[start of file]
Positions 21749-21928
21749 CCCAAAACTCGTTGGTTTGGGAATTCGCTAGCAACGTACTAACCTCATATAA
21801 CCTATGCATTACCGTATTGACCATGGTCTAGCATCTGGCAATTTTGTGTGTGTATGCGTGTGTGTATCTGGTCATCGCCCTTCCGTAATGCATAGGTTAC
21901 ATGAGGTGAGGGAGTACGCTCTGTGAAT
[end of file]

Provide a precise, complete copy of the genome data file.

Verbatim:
Positions 21749-21928
21749 CCCAAAACTCGTTGGTTTGGGAATTCGCTAGCAACGTACTAACCTCATATAA
21801 CCTATGCATTACCGTATTGACCATGGTCTAGCATCTGGCAATTTTGTGTGTGTATGCGTGTGTGTATCTGGTCATCGCCCTTCCGTAATGCATAGGTTAC
21901 ATGAGGTGAGGGAGTACGCTCTGTGAAT